Director Antoine Fuqua first came into the public’s consciousness with Training Day, a powerhouse film that garnered Denzel Washington an Oscar and gave moviegoers a lot of usable quotes for years to come (e.g. the vitriolic “King Kong ain’t got shit on me!”). Though, Fuqua has continued to make his mark by directing films like King Arthur and Brooklyn’s Finest, bringing grit and much needed momentum to the action genre.
Like Training Day, Fuqua’s latest film, Olympus Has Fallen, is a battle of good versus evil as the White House is held hostage by a large group of terrorists, with the dashing young President Asher (Aaron Eckhart) inside. Thankfully, devoted former Secret Service Agent Mike Banning (Gerard Butler) is around to try to thwart these evil forces. He has something to prove, since six months ago he saved the President from a car crash while the First Lady (Ashley Judd) perished.
Fuqua took some time out to chat with us about the research involved in making the film (which might have included playing with action figures), how he cut his teeth directing music videos, and why he thinks Training Day still resonates today.
So, the film is fairly detailed in the whole heist of the White House, and I was reading that you mapped it out, using action figures and other fun tools.
It’s not even glamorous. Here’s the image: it’s me, some ex-Secret Service, some Navy SEALS, with a big map… and action figures. [Laughs] If you didn’t know we were in the film business, you would think we were just a bunch of grown men playing in a sandbox. “Can it come that way?” “No, it can’t come that way.” “But I want it to come that way!” That’s kind of the process.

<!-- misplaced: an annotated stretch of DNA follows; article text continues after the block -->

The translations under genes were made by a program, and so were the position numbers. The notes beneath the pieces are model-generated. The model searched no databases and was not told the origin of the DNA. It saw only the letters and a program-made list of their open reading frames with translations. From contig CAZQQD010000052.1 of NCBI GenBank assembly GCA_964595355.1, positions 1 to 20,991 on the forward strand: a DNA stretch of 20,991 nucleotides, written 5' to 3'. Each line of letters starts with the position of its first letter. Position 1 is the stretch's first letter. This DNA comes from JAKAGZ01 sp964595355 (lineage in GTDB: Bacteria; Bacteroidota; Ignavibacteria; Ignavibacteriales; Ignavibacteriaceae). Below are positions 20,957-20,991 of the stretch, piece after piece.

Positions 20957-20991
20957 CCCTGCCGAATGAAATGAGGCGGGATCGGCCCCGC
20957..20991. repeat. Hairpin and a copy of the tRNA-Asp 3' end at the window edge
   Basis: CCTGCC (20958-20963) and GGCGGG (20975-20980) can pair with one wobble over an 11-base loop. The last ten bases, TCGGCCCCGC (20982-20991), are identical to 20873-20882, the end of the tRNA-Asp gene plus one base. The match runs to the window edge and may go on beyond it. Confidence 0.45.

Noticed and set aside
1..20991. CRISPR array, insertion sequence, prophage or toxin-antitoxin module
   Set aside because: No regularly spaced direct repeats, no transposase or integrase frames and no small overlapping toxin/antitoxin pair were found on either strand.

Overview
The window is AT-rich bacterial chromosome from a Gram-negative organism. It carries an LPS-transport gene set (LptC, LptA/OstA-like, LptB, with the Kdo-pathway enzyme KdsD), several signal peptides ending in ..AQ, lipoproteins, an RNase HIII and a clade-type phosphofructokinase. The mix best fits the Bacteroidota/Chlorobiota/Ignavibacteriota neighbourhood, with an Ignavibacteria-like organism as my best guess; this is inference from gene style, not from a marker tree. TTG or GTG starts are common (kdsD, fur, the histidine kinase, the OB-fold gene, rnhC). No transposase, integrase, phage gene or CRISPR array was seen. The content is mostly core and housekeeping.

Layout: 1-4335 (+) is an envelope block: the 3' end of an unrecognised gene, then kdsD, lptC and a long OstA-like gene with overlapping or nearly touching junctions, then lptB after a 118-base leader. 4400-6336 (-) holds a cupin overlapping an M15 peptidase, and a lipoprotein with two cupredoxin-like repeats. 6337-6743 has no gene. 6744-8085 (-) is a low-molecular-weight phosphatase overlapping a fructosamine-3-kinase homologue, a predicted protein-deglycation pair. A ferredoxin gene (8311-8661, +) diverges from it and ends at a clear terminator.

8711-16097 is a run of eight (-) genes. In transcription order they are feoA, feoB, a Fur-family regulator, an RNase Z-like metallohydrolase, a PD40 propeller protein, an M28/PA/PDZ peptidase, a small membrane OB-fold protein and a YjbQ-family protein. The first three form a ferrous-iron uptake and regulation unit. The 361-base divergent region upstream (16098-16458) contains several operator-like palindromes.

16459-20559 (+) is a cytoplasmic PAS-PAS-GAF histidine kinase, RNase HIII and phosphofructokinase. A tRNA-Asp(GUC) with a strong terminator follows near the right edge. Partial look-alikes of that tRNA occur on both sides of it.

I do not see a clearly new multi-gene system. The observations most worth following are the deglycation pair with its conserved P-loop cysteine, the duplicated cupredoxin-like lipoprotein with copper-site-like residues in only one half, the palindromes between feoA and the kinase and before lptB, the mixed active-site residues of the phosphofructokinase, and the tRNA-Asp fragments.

It really is just like laying out a battle plan, like you’re really going to war. The green figures, the red figures, the markers, the sketches, the designs based on the real information I was given… that’s kind of how it was.
Going off your battle plan, can you talk about the research that you did with the Secret Service Agents?
Let me be clear, the guys that I worked with are not in service today. They were. Yeah, I just spent a lot of time with them, talked to them a lot about what I was trying to achieve. They gave me information that I could have ‐ some information I could not have. They shared a plan of attack that made sense from the ground, that was based in reality, based on things we know. Things are tougher now since 9/11, but we know that planes have come into our space, a plane went into the Pentagon. And it makes you wonder, “What if all that was a diversion? What if the attack was coming from within?” So that’s where it all sort of started creatively. The fact that we know that these events have happened.